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Solar University-National Lab Ultra-Effective Program

Solar University-National lab Ultra-effective Program (SUN UP) was created to facilitate existing and new interactions between universities and NREL.

Each year, NREL hosts dozens of students from universities across the country. Most exchanges of students, faculty, and NREL scientists arise out of long-standing collaborations. SUN UP was created to facilitate these interactions, but more importantly, to facilitate connection with faculty members who have not previously interacted with NREL.

Some students may wish to apply for a DOE-NREL Graduate Student Research Internships.

Photo of a young man working in a laboratory setting with equipment.

The goal of SUN UP is to increase the effectiveness of PV research by leveraging synergies between university and NREL research.

A series of webinars will introduce opportunities for students to spend 3–18 months at NREL. Presentations of research topics are planned for October 6, October 18, and November 3 at 14:00 Mountain Time. Agendas and call in information will be posted on this website closer to the time.

The webinar materials will be posted.

SUN UP also provides a single point of contact to identify other opportunities. Faculty members may send an email to indicating the nature of the collaboration that is desired.

Past Meetings

Presentations from the previous meetings are available. If you have an interest in one of these topics, contact the researcher for that topic.

How SUN UP Works

SUN UP is intended to identify cases in which the university and NREL both have funding in a similar topical area and that sharing of resources and expertise will increase the impact of both research projects. The challenge is identifying the opportunities for synergistic collaboration. It is possible for both student and faculty to visit NREL or for an NREL scientist to spend time at a university.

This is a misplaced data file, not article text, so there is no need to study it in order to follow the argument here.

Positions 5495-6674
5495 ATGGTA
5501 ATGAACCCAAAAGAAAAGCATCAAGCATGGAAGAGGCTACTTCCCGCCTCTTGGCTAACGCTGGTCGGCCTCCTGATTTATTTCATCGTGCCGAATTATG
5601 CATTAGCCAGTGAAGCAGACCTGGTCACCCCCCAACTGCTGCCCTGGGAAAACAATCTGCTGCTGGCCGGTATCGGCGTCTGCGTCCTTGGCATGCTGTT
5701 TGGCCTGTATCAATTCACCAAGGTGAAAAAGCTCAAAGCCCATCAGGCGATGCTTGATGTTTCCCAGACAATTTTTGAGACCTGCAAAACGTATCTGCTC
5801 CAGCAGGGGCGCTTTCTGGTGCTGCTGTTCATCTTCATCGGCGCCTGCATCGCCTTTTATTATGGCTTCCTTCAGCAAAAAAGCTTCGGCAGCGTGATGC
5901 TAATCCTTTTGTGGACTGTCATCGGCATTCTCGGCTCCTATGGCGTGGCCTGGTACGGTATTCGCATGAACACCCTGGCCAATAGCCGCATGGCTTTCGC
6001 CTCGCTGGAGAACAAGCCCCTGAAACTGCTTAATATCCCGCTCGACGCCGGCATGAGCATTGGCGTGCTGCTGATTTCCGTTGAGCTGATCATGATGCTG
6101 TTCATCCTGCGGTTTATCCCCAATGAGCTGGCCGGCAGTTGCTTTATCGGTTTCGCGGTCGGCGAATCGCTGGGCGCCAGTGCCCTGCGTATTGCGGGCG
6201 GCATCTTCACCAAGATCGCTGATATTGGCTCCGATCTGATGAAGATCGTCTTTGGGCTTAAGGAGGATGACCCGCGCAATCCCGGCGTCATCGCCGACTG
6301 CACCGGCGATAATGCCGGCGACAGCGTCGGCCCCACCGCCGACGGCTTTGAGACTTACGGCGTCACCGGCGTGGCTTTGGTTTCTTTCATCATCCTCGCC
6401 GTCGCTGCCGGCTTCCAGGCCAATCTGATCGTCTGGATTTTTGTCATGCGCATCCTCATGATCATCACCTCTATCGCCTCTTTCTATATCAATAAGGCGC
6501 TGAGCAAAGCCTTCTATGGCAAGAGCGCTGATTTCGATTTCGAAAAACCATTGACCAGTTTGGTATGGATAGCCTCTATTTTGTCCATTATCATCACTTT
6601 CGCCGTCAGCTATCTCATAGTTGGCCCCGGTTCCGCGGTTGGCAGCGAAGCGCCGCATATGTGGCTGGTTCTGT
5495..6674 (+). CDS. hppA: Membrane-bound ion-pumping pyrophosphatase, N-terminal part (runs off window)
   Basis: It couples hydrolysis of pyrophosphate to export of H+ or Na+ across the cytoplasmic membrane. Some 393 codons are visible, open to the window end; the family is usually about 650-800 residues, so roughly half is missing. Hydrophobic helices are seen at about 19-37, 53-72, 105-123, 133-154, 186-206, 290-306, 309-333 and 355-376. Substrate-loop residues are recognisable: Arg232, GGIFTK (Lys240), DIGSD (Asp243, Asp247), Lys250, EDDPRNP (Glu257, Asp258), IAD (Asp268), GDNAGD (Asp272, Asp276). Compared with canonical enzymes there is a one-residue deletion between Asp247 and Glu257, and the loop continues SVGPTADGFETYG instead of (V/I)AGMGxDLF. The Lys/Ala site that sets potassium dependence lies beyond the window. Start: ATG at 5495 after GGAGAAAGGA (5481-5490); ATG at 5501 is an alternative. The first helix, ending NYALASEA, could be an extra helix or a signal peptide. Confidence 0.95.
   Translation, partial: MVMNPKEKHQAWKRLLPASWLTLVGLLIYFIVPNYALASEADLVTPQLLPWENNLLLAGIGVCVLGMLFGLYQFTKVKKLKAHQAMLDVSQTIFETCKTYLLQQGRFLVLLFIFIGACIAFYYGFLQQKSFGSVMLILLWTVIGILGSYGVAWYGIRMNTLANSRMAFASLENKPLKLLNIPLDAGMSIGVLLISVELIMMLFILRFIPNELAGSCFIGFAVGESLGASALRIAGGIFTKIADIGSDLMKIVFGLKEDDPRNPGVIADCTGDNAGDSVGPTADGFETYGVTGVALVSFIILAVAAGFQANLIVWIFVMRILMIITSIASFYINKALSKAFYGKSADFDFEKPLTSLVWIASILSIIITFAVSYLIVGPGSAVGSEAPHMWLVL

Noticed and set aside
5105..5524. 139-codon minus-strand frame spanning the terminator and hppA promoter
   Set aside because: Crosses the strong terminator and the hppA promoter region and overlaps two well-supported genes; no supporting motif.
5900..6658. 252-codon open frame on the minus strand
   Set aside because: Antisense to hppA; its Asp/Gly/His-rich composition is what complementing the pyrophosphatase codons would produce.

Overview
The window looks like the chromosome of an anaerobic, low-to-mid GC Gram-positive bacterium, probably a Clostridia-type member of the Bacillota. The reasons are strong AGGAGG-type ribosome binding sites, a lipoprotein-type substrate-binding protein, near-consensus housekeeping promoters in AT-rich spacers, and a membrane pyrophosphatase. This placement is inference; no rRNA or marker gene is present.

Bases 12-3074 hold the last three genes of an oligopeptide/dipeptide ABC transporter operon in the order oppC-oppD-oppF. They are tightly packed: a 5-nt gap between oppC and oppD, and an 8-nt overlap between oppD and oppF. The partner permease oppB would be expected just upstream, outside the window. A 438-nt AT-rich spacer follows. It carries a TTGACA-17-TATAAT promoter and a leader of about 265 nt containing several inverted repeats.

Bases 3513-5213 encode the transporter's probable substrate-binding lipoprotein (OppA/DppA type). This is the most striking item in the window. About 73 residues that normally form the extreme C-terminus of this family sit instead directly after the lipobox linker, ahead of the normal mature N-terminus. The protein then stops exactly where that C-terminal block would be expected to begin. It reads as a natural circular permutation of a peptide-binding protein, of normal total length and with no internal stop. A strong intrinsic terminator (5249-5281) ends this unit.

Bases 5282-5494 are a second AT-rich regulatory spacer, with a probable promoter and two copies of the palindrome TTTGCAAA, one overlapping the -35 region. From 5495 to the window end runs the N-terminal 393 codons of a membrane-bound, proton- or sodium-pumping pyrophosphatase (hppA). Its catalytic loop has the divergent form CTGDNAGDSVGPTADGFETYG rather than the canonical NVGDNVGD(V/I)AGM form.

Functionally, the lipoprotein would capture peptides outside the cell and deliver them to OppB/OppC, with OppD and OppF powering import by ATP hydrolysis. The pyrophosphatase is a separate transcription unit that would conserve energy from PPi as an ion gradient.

• All participants must identify their own source of funding. Typically, the home university pays the student, while costs for training the student and providing access to resources at NREL are covered by a project at NREL.
  • Results are typically published jointly; the funding sources at both the university and national lab each recognize the publication as being an output of their funding.
  • If work plans are modified to accommodate changes in schedules or small changes in scope, these must be approved by all relevant funding sources.

The NREL principal investigator, student, and student's thesis advisor must all agree to the plan as being in the best interests of everyone involved including the alignment of the research topics, the choice of students, length and timing of the visit, and access to relevant equipment. There may be additional individuals involved in the review to coordinate access to equipment and other resources.


Jennifer Liebold